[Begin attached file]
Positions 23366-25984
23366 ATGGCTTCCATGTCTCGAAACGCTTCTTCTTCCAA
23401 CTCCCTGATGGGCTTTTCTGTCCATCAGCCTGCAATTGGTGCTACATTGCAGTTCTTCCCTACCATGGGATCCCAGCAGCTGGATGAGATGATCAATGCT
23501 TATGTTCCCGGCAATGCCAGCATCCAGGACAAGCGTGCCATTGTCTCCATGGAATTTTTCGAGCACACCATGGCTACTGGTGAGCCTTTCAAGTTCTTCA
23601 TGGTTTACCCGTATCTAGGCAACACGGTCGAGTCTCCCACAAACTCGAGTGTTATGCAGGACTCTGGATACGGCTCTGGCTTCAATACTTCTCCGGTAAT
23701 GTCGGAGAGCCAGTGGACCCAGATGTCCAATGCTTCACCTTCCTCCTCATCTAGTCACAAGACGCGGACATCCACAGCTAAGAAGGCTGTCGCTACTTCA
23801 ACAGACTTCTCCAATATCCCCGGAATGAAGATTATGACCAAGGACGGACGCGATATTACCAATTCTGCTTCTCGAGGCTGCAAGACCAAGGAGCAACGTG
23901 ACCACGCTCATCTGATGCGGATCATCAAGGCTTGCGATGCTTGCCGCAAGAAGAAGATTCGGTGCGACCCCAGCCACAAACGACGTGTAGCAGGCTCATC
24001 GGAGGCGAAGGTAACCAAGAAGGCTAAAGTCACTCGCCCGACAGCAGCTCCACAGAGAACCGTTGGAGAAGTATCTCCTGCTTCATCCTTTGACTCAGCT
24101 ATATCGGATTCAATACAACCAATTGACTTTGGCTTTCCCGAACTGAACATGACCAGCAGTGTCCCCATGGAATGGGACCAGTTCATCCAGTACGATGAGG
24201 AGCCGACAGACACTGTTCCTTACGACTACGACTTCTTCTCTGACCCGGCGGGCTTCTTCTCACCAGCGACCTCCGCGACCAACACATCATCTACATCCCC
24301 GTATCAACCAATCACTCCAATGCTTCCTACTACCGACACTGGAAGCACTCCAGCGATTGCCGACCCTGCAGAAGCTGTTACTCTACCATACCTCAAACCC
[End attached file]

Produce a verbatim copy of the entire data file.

Positions 23366-25984
23366 ATGGCTTCCATGTCTCGAAACGCTTCTTCTTCCAA
23401 CTCCCTGATGGGCTTTTCTGTCCATCAGCCTGCAATTGGTGCTACATTGCAGTTCTTCCCTACCATGGGATCCCAGCAGCTGGATGAGATGATCAATGCT
23501 TATGTTCCCGGCAATGCCAGCATCCAGGACAAGCGTGCCATTGTCTCCATGGAATTTTTCGAGCACACCATGGCTACTGGTGAGCCTTTCAAGTTCTTCA
23601 TGGTTTACCCGTATCTAGGCAACACGGTCGAGTCTCCCACAAACTCGAGTGTTATGCAGGACTCTGGATACGGCTCTGGCTTCAATACTTCTCCGGTAAT
23701 GTCGGAGAGCCAGTGGACCCAGATGTCCAATGCTTCACCTTCCTCCTCATCTAGTCACAAGACGCGGACATCCACAGCTAAGAAGGCTGTCGCTACTTCA
23801 ACAGACTTCTCCAATATCCCCGGAATGAAGATTATGACCAAGGACGGACGCGATATTACCAATTCTGCTTCTCGAGGCTGCAAGACCAAGGAGCAACGTG
23901 ACCACGCTCATCTGATGCGGATCATCAAGGCTTGCGATGCTTGCCGCAAGAAGAAGATTCGGTGCGACCCCAGCCACAAACGACGTGTAGCAGGCTCATC
24001 GGAGGCGAAGGTAACCAAGAAGGCTAAAGTCACTCGCCCGACAGCAGCTCCACAGAGAACCGTTGGAGAAGTATCTCCTGCTTCATCCTTTGACTCAGCT
24101 ATATCGGATTCAATACAACCAATTGACTTTGGCTTTCCCGAACTGAACATGACCAGCAGTGTCCCCATGGAATGGGACCAGTTCATCCAGTACGATGAGG
24201 AGCCGACAGACACTGTTCCTTACGACTACGACTTCTTCTCTGACCCGGCGGGCTTCTTCTCACCAGCGACCTCCGCGACCAACACATCATCTACATCCCC
24301 GTATCAACCAATCACTCCAATGCTTCCTACTACCGACACTGGAAGCACTCCAGCGATTGCCGACCCTGCAGAAGCTGTTACTCTACCATACCTCAAACCC